My husband and I met at college a long time ago. This year for Valentine's Day, I got one card (actually a postcard), and it wasn't from my husband. It was from our college. It bore a photo of a couple holding a school book bag between them with the hope that our memories of campus would bring the two of us closer. The lack of Valentine's greetings from my husband notwithstanding (really, it's fine), what the card truly brought closer was me and my college.
Let's face it. Couples who meet at school probably have fond memories, prompting them to stay loyal and connected. A card like the one I got can remind them of those memories while letting them know someone at the school is thinking of them, even if that someone is an alumni relations computer. At least a human being thought enough about an important group of alumni to set up the process.
The simple act of reaching out makes an impression, as it did when my children got birthday notes from the head of their elementary school. By contrast, when I heard nothing from a school whose board I had to resign from due to illness, that also made an impression—and not a good one.
Too often alumni and parents complain that they only hear from a school when it's asking for money. We all know this isn't true, but it can sure feel like it. To banish that perception, schools should connect with their constituencies in memorable ways, the more personal and appropriate to the school the better. A Valentine's card is particularly fitting for our college, which is known for its high percentage of alumni couples. If your school doesn't produce couples (K–8, for example), change the focus—to the fun and inclusiveness of exchanging those small Valentines by the pack, perhaps. Or check in around Halloween, Earth Day, May Day, or another school tradition that students look forward to and alumni remember, like "class day" (send greetings in class colors by year) or the impromptu "head's holiday" day off (send wishes of unexpected joy).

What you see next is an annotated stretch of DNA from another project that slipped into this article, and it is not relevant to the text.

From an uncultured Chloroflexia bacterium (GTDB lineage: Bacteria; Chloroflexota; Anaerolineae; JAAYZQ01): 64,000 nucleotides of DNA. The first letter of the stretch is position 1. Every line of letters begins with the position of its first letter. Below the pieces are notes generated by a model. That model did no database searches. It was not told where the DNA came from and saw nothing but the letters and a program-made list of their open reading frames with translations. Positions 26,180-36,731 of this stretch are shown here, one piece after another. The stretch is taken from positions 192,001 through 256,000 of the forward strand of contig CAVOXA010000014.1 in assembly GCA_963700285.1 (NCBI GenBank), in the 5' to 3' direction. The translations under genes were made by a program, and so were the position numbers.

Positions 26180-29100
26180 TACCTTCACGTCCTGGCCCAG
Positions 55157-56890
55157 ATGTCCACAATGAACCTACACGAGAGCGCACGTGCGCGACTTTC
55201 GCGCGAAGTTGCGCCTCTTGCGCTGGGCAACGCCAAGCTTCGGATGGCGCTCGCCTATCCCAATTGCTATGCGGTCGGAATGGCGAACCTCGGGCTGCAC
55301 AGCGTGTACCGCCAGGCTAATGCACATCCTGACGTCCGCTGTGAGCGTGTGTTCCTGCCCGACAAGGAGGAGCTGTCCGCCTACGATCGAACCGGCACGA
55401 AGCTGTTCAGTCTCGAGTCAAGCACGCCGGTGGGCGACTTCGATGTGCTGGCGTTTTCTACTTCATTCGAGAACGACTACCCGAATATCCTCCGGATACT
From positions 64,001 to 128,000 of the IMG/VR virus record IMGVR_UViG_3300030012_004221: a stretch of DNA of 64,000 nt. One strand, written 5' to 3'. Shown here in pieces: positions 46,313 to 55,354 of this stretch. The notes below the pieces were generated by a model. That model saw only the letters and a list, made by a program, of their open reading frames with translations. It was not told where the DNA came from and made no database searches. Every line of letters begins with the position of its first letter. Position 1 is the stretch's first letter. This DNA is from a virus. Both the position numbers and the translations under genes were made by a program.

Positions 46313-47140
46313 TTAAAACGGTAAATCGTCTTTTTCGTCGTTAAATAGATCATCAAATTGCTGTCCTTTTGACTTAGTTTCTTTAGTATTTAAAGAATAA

Start small (a targeted group) or large (a Thanksgiving or winter holiday video emailed to everyone, popular though less personal). Use e-mail and e-cards to save on costs and paper. It truly is the thought that counts.